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Kwabena Bio Berko
Kwabena Bio Berko

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Implementing SQL- Like Cascades in Mongoose

I was very recently working on a hobby project: a role based access control application where I needed to implement cascade delete in some of the models.
The user model for instance, had a roles attribute which was an array of the ObjectId's of the role model:

const mongoose = require("mongoose");

const UserSchema = new mongoose.Schema({
  username: {
    type: String,
    unique: true,
    required: true
  },
  password: {
    type: String,
    required: true
  },
  roles: [
    {
      type: mongoose.Schema.Types.ObjectId,
      required: true,
      ref: "Role"
    }
  ]
});

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Roles are dynamically created and assigned to users. The problem I was facing though, is that when a Role is deleted, it's ObjectId references in the user model were not also deleted, therefore becoming orphaned, hence breaking referential integrity.

To prevent this, I needed to implement cascade delete. In SQL, it's as simple as adding the ON DELETE CASCADE referential action when creating your users_roles table like so:

CREATE TABLE users_roles (
    user_id int unsigned not null, 
    role_id int unsigned not null, 
    PRIMARY KEY (user_id, role_id), 
    FOREIGN KEY (user_id) REFERENCES users (id) 
        ON DELETE CASCADE, 
    FOREIGN KEY(role_id) REFERENCES roles (id)
            ON DELETE CASCADE
);
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But I was using mongodb and the mongoose ODM. How was I supposed to go about this? I was able to solve this by utilizing mongoose middlewares. As per their documentation, mongoose middlewares or hooks are functions that are passed control during execution of asynchronous functions. The post middleware or hook in particular is exactly what I needed as it would allow me to perform some actions immediately after a database operation completes:

const mongoose = require("mongoose");
const User = require("./user");

const RoleSchema = new mongoose.Schema({
  title: {
    type: String,
    required: true
  }
});

RoleSchema.post("remove", document => {
  const roleId = document._id;
  User.find({ roles: { $in: [roleId] } }).then(users => {
    Promise.all(
      users.map(user =>
        User.findOneAndUpdate(
          user._id,
          { $pull: { roles: roleId } },
          { new: true }
        )
      )
    );
  });
});

module.exports = mongoose.model("Role", RoleSchema);

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Let me briefly describe the code above. Immediately after deleting a particular role, I find all users that have that role id in their array of roles using mongodb's $in operator (mongoose allows you to use native mongodb operators in your queries).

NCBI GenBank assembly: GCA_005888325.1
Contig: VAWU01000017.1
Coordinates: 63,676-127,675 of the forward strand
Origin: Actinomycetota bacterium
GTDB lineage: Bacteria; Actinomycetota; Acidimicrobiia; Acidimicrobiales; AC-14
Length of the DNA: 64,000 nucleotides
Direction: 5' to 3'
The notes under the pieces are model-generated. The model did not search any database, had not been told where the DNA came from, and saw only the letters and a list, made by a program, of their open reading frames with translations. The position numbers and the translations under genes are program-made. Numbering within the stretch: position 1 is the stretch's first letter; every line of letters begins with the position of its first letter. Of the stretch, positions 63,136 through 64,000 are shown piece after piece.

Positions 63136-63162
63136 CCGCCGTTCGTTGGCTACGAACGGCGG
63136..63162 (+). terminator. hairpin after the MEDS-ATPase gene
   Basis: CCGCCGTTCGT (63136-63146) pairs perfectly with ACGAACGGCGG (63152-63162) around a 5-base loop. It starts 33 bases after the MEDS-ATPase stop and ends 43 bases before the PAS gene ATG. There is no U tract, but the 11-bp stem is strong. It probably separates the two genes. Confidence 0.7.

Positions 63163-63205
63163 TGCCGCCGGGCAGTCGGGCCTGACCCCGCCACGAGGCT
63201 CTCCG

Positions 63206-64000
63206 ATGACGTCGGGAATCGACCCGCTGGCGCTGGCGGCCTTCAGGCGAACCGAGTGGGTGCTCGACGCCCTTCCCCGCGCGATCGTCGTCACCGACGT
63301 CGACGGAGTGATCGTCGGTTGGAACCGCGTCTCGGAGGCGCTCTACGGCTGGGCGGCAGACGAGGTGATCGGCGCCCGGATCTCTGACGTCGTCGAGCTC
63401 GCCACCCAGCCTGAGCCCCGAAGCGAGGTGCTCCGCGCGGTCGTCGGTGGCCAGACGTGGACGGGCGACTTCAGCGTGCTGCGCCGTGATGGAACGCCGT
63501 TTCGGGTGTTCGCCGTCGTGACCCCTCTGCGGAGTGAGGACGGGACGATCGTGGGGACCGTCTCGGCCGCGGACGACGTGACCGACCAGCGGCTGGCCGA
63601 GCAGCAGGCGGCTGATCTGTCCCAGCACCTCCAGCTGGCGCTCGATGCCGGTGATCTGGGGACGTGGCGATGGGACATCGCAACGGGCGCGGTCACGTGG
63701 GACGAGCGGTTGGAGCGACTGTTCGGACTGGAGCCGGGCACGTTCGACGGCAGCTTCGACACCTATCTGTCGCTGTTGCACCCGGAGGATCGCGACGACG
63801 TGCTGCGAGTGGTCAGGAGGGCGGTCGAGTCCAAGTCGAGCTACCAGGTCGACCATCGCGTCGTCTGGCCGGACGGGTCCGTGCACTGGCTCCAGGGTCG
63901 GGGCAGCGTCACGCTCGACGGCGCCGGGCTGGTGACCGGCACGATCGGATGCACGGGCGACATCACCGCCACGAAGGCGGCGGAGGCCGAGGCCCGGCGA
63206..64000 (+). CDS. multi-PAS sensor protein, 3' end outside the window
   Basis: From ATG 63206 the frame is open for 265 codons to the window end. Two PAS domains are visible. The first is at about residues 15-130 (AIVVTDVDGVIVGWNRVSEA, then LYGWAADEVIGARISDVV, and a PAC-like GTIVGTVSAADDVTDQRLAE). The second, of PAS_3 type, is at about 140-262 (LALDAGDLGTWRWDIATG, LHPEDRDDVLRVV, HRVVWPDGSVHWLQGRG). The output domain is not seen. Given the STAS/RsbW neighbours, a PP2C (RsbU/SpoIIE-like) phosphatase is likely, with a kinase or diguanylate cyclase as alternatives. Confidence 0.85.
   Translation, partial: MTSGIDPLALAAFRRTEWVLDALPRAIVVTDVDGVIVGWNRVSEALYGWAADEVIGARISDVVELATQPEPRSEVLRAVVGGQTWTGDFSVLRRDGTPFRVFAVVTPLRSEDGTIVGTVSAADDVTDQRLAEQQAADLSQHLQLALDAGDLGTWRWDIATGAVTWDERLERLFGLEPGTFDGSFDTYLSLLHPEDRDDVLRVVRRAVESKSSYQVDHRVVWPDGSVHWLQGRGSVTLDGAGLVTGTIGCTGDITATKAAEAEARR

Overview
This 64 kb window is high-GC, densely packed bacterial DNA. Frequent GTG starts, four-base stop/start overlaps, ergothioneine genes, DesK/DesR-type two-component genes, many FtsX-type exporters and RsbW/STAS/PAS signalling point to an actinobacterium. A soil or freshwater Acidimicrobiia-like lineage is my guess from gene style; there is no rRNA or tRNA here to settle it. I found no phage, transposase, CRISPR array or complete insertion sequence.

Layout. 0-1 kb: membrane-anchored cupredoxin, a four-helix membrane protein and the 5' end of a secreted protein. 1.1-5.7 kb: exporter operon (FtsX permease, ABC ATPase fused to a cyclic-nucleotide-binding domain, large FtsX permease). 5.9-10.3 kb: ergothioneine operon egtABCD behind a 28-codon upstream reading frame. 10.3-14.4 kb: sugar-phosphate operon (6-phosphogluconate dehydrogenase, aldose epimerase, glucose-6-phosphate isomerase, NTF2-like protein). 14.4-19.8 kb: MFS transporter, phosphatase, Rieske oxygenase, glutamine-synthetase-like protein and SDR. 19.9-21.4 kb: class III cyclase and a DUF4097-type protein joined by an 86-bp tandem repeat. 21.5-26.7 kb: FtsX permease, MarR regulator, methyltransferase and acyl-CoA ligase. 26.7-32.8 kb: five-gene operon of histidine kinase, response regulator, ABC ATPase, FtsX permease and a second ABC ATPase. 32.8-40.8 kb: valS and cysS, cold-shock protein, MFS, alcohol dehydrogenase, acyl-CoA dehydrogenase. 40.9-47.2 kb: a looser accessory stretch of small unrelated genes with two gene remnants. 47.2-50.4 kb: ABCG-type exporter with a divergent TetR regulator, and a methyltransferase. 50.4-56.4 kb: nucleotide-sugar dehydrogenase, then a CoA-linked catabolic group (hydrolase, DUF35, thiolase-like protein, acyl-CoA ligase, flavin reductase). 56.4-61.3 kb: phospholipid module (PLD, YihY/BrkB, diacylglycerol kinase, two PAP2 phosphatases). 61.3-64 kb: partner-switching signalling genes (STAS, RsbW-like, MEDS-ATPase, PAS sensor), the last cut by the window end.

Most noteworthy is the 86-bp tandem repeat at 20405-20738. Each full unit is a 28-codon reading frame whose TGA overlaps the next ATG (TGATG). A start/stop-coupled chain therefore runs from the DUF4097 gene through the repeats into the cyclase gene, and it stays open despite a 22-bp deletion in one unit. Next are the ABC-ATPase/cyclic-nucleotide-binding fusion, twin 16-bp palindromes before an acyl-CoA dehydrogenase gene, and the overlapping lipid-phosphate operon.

....
User.find({ roles: { $in: [roleId] } })
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Then for each user that satisfies that criteria, another operator, the $pull operator is used to "pull" or remove that specific role id from their array of roles.

....
User.findOneAndUpdate(
  user._id,
  { $pull: { roles: roleId } },
  { new: true }
)
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This is the approach I used to implement cascade delete in mongoose to ensure referential integrity. I would love to hear of the other approaches you might use to solve a similar problem in mongoose.

Happy coding, everyone!

Discussion (5)

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dmfay profile image
Dian Fay

The catch here is that you're hitting the database as many times as you have matching users, plus the query to find the matching users in the first place. It doesn't hurt much at smaller scales but it'll quickly grind things to a halt once you have more data.

I know Mongo has update with multi or updateMany which could improve matters, although I don't know if Mongoose has different idioms. But honestly, my first recommendation here is to reevaluate Mongo. The portion of your data model shown here is purely relational, and you're having to crudely approximate relational database features to do what you want. Why not just use a relational database?

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kwabenberko profile image
Kwabena Bio Berko Author • Edited

Thanks for the comment, Dian. I really appreciate it. Yes, normally I would use a relational database for this kind of application due to the relationships between the models. SQL gives you cascades and much more right out of the box.I just wanted to experiment on how cascades could be achieved using mongoose :)

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phildebbs profile image
Philip Debrah

Great!

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dre4success profile image
Damilare Joseph

Nice article. Learnt a new thing today. Will implement this in my code and see how it goes

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kwabenberko profile image
Kwabena Bio Berko Author

Thanks!